These posts are gold nuggets FI! I love reading them, this one particularly drove home because it talked about fear at first. Thanks for opening up about your mistakes, most real estate investing “gurus” paint a rosy picture about how nothing can go wrong.

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13 FI FighterNo Gravatar February 12, 2014 at 11:27 pm

Marvin,

Thanks! Glad the posts are helpful. Yeah, I figured since it’s been about two years, enough time has passed for me to reflect back on my mistakes. I’m sure in another year, I’ll have another list of mistakes to add onto the list.

It’ll probably be never ending, but that’s ok. Learning is a good. Next, I need to come up with an action plan on things to implement improvements on for this year.

Cheers!

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14 Dave @ The New York BudgetNo Gravatar February 12, 2014 at 2:41 pm

Thanks FI – I’ll try to learn from your mistakes! Although, I am sure I will make plenty of my own along the way.

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15 FI FighterNo Gravatar February 12, 2014 at 11:29 pm

Dave,

Yeah, I wish you the best and hopefully you can avoid the mistakes that I made.

We will all make mistakes, that’s part of the learning process. But when you can, learn from others… it’ll be cheaper that way! 🙂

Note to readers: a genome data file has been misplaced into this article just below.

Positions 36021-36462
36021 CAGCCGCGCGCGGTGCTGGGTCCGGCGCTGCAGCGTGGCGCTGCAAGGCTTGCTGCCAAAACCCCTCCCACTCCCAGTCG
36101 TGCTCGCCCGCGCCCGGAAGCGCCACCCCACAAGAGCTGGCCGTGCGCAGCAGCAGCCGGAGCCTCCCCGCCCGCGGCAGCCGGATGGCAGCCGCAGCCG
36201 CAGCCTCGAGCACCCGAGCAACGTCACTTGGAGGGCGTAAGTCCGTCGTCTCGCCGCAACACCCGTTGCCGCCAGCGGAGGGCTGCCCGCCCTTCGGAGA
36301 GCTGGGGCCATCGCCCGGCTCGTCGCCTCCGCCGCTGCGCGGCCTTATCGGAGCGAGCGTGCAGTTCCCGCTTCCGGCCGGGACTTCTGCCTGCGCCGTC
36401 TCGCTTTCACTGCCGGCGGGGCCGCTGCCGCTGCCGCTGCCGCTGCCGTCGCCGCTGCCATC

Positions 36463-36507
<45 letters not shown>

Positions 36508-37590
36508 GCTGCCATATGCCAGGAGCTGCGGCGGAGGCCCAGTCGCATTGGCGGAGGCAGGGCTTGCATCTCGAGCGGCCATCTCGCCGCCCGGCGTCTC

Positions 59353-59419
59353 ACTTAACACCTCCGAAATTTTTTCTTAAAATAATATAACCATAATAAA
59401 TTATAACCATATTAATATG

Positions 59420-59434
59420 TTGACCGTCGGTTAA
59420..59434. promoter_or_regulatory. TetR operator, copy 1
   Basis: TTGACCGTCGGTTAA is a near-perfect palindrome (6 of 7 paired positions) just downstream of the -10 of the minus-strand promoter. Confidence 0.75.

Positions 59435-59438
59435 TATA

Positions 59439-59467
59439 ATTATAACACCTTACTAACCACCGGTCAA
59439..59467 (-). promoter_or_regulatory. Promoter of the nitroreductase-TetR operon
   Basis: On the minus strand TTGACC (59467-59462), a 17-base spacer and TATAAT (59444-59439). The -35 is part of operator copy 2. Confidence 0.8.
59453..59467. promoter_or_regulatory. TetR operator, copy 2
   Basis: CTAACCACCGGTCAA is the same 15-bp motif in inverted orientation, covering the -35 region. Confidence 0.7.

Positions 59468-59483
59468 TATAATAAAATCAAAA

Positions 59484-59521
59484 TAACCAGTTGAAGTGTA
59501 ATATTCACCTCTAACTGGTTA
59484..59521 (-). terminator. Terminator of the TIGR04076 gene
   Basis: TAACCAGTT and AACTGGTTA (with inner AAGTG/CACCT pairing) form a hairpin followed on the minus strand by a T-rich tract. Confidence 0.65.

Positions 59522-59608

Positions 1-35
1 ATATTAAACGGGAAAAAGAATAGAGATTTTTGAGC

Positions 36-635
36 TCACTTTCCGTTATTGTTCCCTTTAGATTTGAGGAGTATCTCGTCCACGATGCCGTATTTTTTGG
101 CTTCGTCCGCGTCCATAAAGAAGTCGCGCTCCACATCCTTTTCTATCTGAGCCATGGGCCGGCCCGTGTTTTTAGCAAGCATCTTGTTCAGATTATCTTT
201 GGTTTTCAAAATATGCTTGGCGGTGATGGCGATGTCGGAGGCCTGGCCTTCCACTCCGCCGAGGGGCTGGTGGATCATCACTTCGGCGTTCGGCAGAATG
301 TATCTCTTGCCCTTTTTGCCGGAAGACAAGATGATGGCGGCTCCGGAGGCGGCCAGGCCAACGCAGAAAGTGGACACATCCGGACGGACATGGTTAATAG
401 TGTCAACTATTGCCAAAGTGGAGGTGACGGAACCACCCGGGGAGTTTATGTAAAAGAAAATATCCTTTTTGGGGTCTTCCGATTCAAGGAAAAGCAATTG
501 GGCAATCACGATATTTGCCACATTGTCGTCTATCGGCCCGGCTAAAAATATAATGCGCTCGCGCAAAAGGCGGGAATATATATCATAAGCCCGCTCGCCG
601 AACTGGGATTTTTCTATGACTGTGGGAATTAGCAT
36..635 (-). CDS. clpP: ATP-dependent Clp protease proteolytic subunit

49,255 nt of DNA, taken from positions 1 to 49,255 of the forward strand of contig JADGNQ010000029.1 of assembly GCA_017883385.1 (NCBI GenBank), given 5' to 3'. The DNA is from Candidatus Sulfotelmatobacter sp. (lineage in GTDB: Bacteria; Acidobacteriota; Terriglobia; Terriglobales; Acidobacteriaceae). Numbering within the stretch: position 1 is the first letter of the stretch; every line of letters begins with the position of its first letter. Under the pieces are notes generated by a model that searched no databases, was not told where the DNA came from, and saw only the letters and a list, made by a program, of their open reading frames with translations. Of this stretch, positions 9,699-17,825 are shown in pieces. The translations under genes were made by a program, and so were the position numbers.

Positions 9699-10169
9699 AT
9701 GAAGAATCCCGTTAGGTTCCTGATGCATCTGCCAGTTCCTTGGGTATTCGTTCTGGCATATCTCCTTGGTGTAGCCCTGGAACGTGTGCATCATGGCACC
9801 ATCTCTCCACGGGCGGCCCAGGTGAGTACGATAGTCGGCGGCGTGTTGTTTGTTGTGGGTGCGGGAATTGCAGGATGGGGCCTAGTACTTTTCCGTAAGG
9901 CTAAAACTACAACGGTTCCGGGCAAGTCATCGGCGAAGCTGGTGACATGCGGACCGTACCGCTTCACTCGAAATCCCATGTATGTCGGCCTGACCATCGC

All the best on your journey!

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16 The First Million is the HardestNo Gravatar February 12, 2014 at 6:58 pm

I’m glad I had the wherewithal to buy my primary residence near the absolute bottom of the housing market, but I really wish I was prepared to jump into investment properties at that time. I recognized the opportunity, but didn’t do anything about it!

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17 FI FighterNo Gravatar February 12, 2014 at 11:30 pm

Jay,

Great move on your part. You are reaping the rewards of a smart decision now. Yeah, I wish I bought more as well, but am still really grateful for getting what I did.

Let’s aim to do better next time!

Cheers!

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18 Fig @ Figuring Money OutNo Gravatar February 13, 2014 at 8:54 am

I feel like I just learned so much in the last five minutes! I’m incredibly obsessed with buying a house in the near future so right now I’m trying to learn everything I possibly can so I’ll be ready! I’d love to start with a duplex so I’m focusing on that. 🙂

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19 FI FighterNo Gravatar February 15, 2014 at 10:06 am

Fig,

Glad you are excited to get started! Buying a duplex sounds like a great idea, whether it’s to live in one side and rent out the other, or to just own as an investment property.

I own one duplex, and am closing on a second one next week.

All the best!

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20 Mel @ brokeGIRLrichNo Gravatar February 13, 2014 at 2:34 pm

This is maybe the first article I’ve ever read that made me feel like real estate investing was actually do-able… even with you writing about your mistakes.

Also – “when others are greedy, be fearful. When others are fearful, be greedy” – I’m going to remember that.

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21 FI FighterNo Gravatar February 15, 2014 at 10:07 am

Mel,

Yes, real estate investing is very doable. By no means is it easy, so the important thing is to get educated first, but it also isn’t impossible as so many “experts” would like you to believe.

Do your homework, research, and buy right. Years later, you’ll be glad you did and reaping the benefits.